Two more suicide bombers detonated their devices at the gates to a nearby refugee camp, wounding many people, an emergency services official said.
In all, 83 people were wounded in the three explosions near the city of Maiduguri, epicentre of the long-running conflict between government forces and Boko Haram.
Nigeria’s military last year wrested back large swathes of territory from the Islamist insurgents. But they have struck back with renewed zeal since June, killing at least 143 people before Tuesday’s bombings and weakening the army’s control.
The group has waged an eight-year war to create an Islamic state in northeast Nigeria, and provoked international outrage by kidnapping more than 200 schoolgirls known as the Chibok Girls in April 2014.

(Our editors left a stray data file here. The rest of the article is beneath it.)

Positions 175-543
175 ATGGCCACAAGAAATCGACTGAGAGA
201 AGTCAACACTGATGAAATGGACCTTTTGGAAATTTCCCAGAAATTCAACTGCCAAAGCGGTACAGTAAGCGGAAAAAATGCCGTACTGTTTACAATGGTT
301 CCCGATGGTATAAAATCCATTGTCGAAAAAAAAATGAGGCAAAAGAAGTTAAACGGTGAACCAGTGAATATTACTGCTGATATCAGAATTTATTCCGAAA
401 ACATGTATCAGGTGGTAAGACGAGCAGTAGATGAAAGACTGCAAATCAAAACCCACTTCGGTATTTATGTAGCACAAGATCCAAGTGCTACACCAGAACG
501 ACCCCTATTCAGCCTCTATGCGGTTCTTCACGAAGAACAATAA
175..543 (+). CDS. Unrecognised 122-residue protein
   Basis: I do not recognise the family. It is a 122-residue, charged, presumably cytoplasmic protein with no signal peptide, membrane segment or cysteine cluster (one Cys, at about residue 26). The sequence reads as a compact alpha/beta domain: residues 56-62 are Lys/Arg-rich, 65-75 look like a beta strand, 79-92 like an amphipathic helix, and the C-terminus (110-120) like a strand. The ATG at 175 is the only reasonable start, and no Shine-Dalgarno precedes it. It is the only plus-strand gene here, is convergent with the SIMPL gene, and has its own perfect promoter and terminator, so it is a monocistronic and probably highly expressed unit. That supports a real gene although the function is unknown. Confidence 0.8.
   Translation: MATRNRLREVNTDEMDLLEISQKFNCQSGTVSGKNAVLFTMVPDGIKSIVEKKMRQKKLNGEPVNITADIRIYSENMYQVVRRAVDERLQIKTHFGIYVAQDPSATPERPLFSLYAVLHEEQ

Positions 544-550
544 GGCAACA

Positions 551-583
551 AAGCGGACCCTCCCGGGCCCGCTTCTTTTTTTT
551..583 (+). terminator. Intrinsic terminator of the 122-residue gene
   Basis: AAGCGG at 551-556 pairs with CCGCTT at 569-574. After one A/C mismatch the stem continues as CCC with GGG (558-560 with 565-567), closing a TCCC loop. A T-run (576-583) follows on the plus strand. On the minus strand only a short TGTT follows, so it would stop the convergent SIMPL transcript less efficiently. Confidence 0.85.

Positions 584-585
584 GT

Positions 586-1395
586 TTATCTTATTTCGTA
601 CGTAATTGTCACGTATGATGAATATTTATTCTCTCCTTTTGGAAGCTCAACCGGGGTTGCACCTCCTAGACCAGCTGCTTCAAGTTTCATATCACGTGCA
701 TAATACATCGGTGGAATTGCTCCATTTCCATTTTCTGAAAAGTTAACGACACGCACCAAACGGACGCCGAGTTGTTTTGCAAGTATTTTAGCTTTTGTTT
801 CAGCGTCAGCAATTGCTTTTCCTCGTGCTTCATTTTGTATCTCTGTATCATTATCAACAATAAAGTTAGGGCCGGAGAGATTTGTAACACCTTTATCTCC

Its better-known faction, led by Abubakar Shekau, has mainly based itself in the sprawling Sambisa forest, and been characterised by its use of women and children as suicide bombers targeting mosques and markets.
A rival faction – based in the Lake Chad region, led by Abu Musab al-Barnawi and boasting ties to Islamic State – has in the meantime quietly become a deadly force capable of carrying out highly-organised attacks.
Last month, an oil prospecting team was captured by al-Barnawi’s group. At least 37 people, including members of the team, died when rescuers from the military and vigilantes attempted to free them.
The Boko Haram insurgency has killed 20,000 people and forced some 2.7 million to flee their homes in the last eight years.